On Tuesday night, Gail Floyd and her two-year-old son moved out of a West Philadelphia homeless shelter to spend the night on the floor of their new two-bedroom apartment.
Furniture is on the way, but at 19, she was too excited about having a place of her own to wait for it.
"This is my kitchen," said Floyd, who already has stocked it with boxes of cereal and bread.
She and her son became the first residents of a new six-family apartment house dedicated this afternoon by the People's Emergency Center.
The Bernice Elza Homes in the West Powelton section will cater to hard-to-place homeless youth with children, said Gloria Guard, president of the non-profit PEC, which provides shelter and service to homeless families.
"The demand for this is tremendous," Guard said. "We're seeing more young women in our shelters, and more with babies."
Many have aged out of the city's foster-care system, and find themselves on their own without parenting skills and job training.
Of the 100 or so families in the agency's shelters, the average age of the mothers is about 20 - down from 30 a decade ago.
Brandey Davis, a case manager, said many cycled through shelters when they were children. "Most come from young mothers, broken households or foster care," she said.
Floyd spent the last decade bouncing from her drug-addict mother to relatives. Most recently, she lived with her grandmother, and then with a girlfriend, while looking for a room to rent. Last March, she moved with her son to the PEC-run family shelter in West Philadelphia.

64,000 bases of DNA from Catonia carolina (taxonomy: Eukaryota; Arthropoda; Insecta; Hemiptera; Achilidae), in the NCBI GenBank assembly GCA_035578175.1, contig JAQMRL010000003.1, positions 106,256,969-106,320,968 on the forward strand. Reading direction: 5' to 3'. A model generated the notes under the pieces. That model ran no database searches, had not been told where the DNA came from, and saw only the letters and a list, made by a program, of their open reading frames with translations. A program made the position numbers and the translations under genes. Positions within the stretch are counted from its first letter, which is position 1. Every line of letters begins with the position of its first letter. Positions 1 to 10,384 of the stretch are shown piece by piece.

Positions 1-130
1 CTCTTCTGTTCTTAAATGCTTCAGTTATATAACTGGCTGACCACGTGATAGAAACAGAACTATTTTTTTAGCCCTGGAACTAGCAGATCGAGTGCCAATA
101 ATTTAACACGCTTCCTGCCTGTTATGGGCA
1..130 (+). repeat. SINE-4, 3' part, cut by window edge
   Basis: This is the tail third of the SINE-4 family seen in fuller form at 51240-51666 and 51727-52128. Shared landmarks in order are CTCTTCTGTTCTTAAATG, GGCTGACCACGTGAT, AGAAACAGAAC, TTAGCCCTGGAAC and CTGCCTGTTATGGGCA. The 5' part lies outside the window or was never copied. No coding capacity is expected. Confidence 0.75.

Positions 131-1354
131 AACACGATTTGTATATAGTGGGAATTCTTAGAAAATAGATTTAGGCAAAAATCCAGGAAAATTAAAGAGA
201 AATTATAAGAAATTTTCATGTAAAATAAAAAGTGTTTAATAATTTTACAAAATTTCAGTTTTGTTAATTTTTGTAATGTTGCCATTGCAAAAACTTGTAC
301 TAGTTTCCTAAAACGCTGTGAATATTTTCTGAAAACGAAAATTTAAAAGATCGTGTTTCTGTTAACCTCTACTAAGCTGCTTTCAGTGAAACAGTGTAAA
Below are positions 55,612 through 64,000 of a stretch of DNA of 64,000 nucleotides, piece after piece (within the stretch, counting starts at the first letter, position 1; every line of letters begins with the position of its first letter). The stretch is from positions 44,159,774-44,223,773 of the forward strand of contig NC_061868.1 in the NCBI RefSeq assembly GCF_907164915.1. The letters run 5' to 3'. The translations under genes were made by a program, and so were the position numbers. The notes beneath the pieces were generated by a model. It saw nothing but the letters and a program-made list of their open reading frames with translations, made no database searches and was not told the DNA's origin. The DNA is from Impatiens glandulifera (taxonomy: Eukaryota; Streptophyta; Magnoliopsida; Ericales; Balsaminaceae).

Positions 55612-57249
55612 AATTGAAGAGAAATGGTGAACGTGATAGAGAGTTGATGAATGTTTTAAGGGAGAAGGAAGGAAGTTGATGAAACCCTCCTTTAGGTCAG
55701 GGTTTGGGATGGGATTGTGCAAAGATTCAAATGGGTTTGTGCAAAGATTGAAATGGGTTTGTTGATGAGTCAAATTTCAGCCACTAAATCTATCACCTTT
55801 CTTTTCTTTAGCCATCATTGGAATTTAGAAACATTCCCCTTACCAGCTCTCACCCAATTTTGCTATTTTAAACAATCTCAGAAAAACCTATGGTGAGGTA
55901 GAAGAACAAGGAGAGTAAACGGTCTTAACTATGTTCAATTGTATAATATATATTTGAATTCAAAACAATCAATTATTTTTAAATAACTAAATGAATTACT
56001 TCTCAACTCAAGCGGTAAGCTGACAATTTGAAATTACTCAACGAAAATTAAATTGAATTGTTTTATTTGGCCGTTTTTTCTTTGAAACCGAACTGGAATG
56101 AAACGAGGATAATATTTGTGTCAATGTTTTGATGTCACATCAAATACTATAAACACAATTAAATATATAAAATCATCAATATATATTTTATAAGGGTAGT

"It's not easy," said Floyd, who is taking classes to earn the equivalent of a high school diploma, before starting job training through PEC.
Until she gets a job, she will have only her electric bill to pay. The apartment rent will be covered by a Section 8 subsidy through the Philadelphia Housing Authority. The families that live there will also get supportive services.
The apartments cost $1.2 million to build.
The project began as a collaboration between PEC and the University of Pennsylvania School of Design, which had gotten a federal HUD grant to partner with a community group and develop innovative affordable housing.
Students had input in energy-saving concepts as well as the building's design, said Eugenie Birch, co-director of the Penn Institute for Urban Research.
About half the construction funding came from the city's Office of Housing and Community Development, with additional funds from HUD, the Federal Home Loan Bank of Pittsburgh, TD Bank, Bank of America, JP Morgan Chase Bank and State Farm Insurance.
Melissa Blount, vice president of community development for TD Bank, said the bank's foundation wanted to support the project because of its focus on youth who age out of foster care.
"No one else," she said, "was addressing this need."